Northern Ireland has been part and parcel of the Brexit process, from its inception in 2016. After exhaustive negotiations in 2019, the Conservative Government, headed by Boris Johnson, reached a notable consensus, with the Withdrawal Agreement. The UK left the EU on January 31st 2020. However, less than a year on and in the midst of a pandemic further wrangling in the ranks both – UK and EU – has produced significant coverage and debate over the UK’s Internal Market Bill which would seek to give Government Ministers power to unilaterally alter fundamental parts of the Withdrawal Agreement including, what is viewed as the ‘Holy Grail’ clause, the Northern Ireland Protocol which would see NI abide by the EU’s Customs Code to avoid a hard border on the island of Ireland. NI Unionists have claimed that it would damage NI’s access to the Great Britain market, NI’s largest economic partner, while Nationalists claim the Protocol agreed is the bare minimum to secure certainty for border communities, businesses and the all-island economy. The UK Government has advised that the bill is necessary to secure their recently attained position as a non-EU independent nation.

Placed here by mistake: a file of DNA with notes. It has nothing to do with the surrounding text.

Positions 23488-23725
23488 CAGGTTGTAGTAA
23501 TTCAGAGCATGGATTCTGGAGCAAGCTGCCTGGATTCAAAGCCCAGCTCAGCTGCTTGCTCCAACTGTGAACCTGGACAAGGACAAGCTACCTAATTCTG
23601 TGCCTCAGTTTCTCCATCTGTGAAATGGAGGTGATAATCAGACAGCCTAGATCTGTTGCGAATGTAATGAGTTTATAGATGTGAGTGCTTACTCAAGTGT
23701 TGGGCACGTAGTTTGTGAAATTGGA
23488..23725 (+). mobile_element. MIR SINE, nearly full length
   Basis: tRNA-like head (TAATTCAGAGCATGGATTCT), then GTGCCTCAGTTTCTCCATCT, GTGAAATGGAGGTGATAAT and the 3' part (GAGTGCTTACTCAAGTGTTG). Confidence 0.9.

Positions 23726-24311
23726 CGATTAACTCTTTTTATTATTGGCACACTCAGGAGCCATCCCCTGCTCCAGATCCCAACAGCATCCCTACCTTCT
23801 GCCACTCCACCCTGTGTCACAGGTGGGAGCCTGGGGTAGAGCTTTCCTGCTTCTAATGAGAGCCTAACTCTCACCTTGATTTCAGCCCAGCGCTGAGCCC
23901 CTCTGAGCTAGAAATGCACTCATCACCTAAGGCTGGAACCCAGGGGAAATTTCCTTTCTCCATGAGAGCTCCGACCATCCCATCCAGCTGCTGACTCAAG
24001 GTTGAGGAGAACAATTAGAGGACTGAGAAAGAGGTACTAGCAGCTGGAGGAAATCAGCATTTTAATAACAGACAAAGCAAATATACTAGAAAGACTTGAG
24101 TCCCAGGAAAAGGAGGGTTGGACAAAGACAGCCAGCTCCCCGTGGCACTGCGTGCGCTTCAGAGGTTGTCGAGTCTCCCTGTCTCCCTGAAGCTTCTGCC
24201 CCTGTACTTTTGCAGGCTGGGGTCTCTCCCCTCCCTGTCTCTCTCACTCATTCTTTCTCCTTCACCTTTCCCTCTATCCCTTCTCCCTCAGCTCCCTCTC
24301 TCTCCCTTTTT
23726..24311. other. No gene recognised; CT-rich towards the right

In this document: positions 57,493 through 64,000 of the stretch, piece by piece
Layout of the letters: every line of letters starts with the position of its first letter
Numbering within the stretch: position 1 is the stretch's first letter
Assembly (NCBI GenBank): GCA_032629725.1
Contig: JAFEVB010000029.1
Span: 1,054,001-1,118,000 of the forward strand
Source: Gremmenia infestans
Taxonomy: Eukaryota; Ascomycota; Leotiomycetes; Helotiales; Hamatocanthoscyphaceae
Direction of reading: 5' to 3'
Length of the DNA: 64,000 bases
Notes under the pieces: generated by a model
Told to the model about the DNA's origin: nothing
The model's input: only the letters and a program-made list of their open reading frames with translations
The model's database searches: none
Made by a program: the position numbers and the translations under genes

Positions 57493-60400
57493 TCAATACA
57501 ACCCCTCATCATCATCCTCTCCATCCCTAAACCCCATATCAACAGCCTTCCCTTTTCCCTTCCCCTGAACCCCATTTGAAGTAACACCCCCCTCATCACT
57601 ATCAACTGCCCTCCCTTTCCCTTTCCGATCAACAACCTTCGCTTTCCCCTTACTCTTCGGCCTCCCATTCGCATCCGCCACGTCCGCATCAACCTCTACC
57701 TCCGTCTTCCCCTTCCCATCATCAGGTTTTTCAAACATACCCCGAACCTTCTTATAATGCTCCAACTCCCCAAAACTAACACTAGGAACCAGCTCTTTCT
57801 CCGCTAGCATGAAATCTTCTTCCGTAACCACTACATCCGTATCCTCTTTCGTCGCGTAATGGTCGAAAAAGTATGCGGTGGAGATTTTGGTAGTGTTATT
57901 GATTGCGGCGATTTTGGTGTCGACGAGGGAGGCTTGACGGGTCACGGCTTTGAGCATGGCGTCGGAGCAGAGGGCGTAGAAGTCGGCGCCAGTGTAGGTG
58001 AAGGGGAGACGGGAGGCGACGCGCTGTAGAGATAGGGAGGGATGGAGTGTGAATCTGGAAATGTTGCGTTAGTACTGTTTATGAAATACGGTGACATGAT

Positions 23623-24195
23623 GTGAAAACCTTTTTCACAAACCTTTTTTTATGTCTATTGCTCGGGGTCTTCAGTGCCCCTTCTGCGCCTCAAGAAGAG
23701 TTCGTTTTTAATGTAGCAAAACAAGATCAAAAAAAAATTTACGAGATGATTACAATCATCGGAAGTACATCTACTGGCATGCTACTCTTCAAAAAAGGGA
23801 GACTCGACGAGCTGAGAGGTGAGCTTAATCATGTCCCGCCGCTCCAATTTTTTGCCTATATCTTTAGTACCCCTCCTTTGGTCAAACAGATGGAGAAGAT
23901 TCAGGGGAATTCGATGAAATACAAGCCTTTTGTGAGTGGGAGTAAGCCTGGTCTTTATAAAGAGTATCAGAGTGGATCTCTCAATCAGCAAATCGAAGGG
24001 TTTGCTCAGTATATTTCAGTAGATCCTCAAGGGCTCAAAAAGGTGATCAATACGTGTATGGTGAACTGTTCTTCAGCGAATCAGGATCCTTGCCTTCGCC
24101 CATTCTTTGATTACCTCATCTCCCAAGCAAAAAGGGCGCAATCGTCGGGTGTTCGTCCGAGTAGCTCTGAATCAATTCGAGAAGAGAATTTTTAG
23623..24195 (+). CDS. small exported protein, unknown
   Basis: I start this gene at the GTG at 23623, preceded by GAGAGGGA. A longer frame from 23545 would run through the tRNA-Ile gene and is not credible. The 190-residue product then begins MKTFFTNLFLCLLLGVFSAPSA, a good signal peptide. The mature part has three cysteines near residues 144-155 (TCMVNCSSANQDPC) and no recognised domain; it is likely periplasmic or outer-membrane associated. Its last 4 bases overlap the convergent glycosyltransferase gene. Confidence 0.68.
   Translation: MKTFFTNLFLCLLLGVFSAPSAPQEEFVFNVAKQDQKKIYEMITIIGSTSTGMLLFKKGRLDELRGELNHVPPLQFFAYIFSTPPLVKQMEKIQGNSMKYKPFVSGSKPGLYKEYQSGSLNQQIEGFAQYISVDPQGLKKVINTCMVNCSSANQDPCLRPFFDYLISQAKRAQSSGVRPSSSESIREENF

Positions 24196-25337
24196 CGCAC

Category Archives: northern ireland
The Internal Market Bill: Uproar All Round
Peter Donnelly, Editor The emergency of the coronavirus and combatting it encouraged cross-party and European unity. However, the Prime Minister’s Internal Market Bill, which Northern Ireland Secretary of State Brandon Lewis confessed would “break international law,” has been the recent manifestation of Brexit wrangling provoking the old acrimony to resurface. The acrimony which dominated theContinue reading “The Internal Market Bill: Uproar All Round”